Trader Joe's Co. v. Hallatt

Decision Date02 October 2013
Docket NumberCase No. C13–768 MJP.
Citation981 F.Supp.2d 972
PartiesTRADER JOE'S COMPANY, Plaintiff, v. Michael Norman HALLATT, /b/a Pirate Joe's a/k/a Transilvania Trading Company, Defendants.
CourtU.S. District Court — Western District of Washington


Brian M. Berliner, Jordan Raphael, O'Melveny & Myers, Los Angeles, CA, Scott T. Wilsdon, Jeremy E. Roller, Yarmuth Wilsdon PLLC, Seattle, WA, for Plaintiff.

Nathan Thomas Alexander, Patchen Marie Haggerty, Dorsey & Whitney, Seattle, WA, for Defendants.



This matter comes before the Court on Defendant Michael Norman Hallatt d/b/a Pirate Joe's a/k/a Transilvania Trading Company (collectively, Pirate Joe's)'s motion to dismiss for lack of subject matter jurisdiction pursuant to Fed.R.Civ.P. 12(b)(1). (Dkt. No. 25.) The Court considered the motion, Plaintiff Trader Joe's response, Pirate Joe's reply, and all related documents. The motion to dismiss is GRANTED. The Court notes Pirate Joe's has pending a motion to stay discovery. (Dkt. No. 32.) This motion is MOOT because this Court lacks subject matter jurisdiction.


Trader Joe's is a well known grocery store in the United States having its name and “South Pacific” theme since 1967. (Dkt. No. 1 at 3.) More than 390 Trader Joe's grocery stores operate in 30 states and the District of Columbia, including 14 stores in the state of Washington. ( Id.) Trader Joe's alleges its trademarks are also well known in Canada. More than forty percent of credit card transactions at Trader Joe's Bellingham, Washington location are with non-U.S. Residents. ( Id. at 4.) Trader Joe's does not have any locations outside the United States. Trader Joe's has a website featuring its distinctive theme, but visitors cannot purchase Trader Joe's products through the website.

The United States Patent and Trademark Office (“USPTO”) granted Trader Joe's a trademark registration for the TRADER JOE'S trademark (No. 2,171, 157) for “retail services in the field of specialty foods and beverages” in International Class 42. (Dkt. No. 1 at 4, Dkt. No. 1–3 at 1.) The USPTO also granted Trader Joe's a Trademark Registration (No. 4, 001,533) for the TRADER JOE'S mark for “retail grocery services” in International Class 35. ( Id.) Trader Joe's also obtained numerous United States trademark registrations for the TRADER JOE'S mark in connection with branded goods sold at its retail stores. (Dkt. No. 1 at 5.) Trader Joe's uses the TRADER JOE'S mark to identify both its retail stores and services and around eighty percent of goods it sells in its retail stores. (Dkt. No. 1 at 4.)

Defendant Hallatt owns and operates a grocery store in Vancouver, British Columbia, Canada, operating under the name Pirate Joe's. (Dkt. No. 24 at 3.) This store previously operated under the name “Transilvania Trading.” ( Id.) Hallatt admits he and others at his direction have purchased products at Trader Joe's paying full retail prices in the state of Washington. ( Id.) Hallatt transports the products across the United States border to Canada, declaring the transported merchandise to boarder agents. ( Id. at 4.) Hallatt admits re-selling “unmodified” Trader Joe's products in Canada and publically acknowledges the products he sells were purchased from Trader Joe's. ( Id.) Hallatt denies his activity is wrongful or intended to deceive customers into believing Pirate Joe's and/or Transilvania Trading have been authorized or approved by Trader Joe's to sell its branded products. ( Id.) Trader Joe's contends Pirate Joe's prominently displays Trader Joe's trademarks and other intellectual property to pass as an approved Trader Joe's retailer. (Dkt. No. 1 at 8.) Defendant alleges Trader Joe's marks are displayed in notices alerting customers it is not an authorized Trader Joe's retailer. (Dkt. No. 24 at 5.) Defendant admits to using Trader Joe's grocery bags in the past but allege this practice has stopped. ( Id.)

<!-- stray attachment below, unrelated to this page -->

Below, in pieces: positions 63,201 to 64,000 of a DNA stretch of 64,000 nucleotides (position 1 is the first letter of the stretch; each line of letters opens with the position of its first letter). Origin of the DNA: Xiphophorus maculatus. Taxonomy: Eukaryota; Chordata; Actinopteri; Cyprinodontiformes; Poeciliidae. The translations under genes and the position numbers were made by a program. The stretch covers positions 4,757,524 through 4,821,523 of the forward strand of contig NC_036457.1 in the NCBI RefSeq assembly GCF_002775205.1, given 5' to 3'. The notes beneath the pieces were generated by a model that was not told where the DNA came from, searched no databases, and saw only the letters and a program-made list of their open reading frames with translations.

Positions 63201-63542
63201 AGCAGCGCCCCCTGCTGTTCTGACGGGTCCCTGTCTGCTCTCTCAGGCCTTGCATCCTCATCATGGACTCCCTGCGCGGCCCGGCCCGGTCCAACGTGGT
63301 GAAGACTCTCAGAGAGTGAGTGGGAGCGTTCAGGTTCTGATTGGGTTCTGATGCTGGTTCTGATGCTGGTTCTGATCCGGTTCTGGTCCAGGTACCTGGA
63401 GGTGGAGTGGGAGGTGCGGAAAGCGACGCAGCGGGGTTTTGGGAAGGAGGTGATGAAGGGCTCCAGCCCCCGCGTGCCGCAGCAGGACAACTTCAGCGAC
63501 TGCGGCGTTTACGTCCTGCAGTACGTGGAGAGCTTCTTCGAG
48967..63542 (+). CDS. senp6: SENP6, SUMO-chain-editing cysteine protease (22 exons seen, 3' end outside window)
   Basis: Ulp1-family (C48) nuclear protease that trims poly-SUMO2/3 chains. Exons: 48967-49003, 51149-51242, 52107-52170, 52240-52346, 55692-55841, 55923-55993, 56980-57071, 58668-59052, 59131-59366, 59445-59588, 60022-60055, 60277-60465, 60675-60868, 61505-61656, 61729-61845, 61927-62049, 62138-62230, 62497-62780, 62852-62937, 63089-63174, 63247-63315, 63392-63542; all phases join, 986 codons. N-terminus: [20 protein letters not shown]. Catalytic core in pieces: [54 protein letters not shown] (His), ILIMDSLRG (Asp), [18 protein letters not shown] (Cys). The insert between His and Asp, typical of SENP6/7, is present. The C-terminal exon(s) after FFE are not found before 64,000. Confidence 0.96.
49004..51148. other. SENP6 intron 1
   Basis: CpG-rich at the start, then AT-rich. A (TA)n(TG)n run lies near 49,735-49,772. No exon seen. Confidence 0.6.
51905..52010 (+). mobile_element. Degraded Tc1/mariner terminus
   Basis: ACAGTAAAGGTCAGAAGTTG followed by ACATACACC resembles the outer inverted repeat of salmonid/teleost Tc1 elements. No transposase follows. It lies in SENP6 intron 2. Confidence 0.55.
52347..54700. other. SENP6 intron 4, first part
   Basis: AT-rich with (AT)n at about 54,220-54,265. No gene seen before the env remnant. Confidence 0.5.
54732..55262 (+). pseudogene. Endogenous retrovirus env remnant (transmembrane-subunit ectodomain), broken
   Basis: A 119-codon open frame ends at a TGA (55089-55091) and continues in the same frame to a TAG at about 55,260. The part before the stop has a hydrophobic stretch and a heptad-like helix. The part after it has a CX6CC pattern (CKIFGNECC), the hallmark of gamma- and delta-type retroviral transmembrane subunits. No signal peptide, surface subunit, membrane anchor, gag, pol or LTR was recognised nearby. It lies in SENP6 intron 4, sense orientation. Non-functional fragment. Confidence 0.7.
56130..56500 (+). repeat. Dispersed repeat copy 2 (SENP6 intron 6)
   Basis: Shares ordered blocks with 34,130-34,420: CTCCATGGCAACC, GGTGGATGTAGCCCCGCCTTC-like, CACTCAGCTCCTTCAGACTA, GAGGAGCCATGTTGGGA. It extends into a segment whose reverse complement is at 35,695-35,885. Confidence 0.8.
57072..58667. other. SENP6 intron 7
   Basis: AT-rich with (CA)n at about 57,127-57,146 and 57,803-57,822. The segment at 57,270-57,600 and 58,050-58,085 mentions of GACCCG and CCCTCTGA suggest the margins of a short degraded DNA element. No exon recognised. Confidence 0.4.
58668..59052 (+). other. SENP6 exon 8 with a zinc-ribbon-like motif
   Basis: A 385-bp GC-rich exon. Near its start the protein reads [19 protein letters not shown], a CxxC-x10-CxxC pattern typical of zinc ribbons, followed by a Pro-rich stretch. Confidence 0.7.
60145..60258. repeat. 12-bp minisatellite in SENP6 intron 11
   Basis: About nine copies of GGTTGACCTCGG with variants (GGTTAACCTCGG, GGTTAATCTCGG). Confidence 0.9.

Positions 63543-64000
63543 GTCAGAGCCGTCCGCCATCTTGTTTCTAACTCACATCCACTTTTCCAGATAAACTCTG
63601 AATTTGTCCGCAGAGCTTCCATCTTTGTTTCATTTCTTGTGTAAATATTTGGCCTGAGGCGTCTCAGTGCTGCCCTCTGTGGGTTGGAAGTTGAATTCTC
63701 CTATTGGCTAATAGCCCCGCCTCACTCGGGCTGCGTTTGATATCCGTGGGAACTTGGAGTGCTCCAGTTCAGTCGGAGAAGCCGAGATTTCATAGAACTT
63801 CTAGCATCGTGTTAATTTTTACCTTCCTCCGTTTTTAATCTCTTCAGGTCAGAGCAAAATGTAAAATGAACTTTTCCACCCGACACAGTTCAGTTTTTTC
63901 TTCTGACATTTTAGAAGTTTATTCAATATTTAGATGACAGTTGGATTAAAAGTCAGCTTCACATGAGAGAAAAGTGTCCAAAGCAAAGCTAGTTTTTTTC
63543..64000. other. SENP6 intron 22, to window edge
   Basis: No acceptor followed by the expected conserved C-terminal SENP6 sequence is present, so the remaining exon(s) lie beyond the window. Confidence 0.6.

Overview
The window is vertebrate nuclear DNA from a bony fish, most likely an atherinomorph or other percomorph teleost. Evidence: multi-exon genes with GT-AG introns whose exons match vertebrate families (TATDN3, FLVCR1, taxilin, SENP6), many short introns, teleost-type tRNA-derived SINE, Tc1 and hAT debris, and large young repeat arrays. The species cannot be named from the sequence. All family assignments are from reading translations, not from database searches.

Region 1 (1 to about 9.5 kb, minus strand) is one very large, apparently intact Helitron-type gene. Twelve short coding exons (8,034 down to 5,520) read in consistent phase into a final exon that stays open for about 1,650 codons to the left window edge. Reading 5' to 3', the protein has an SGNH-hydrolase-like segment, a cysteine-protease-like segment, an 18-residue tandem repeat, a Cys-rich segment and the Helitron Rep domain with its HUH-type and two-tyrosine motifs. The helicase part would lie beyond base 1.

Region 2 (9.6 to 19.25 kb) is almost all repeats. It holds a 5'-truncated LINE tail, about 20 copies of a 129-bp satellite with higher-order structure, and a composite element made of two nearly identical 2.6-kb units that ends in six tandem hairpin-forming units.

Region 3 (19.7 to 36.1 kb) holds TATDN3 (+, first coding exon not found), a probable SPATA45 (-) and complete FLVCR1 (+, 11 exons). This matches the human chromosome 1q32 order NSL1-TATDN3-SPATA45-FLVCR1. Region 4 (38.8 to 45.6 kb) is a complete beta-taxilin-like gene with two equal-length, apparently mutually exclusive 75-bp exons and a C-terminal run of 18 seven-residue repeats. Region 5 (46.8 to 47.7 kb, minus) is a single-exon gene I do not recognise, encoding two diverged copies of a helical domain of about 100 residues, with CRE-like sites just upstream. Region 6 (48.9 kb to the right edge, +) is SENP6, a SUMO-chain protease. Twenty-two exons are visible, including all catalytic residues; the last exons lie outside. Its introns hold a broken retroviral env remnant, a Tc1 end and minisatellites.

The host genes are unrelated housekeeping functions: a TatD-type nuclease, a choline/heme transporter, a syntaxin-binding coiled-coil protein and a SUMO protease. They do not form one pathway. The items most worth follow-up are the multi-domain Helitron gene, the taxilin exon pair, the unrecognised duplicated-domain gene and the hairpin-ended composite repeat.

Plaintiff filed its Complaint in federal court alleging Defendant violated the Lanham Act by including Federal Trademark Infringement, 15 U.S.C. § 1114(1); Unfair Competition, False Endorsement and False Designation of Origin, 15 U.S.C. § 1125(a)(1)(A); False Advertising, 15 U.S.C. § 1125(a)(1)(B); and Federal Trademark Dilution, 15 U.S.C. § 1125(c). (Dkt. No. 1 at 9–11.) Plaintiff also brought claims under state law. ( Id. at 12–13.) Defendant moves to dismiss for lack of subject matter jurisdiction, arguing the causes of action under the Lanham Act are the basis for federal jurisdiction and the Lanham Act should not apply extraterritorially in this case. (Dkt. No. 25 at 3–4.) Plaintiff counters the motion, arguing extraterritorial application of the Lanham Act is appropriate.

I. Standard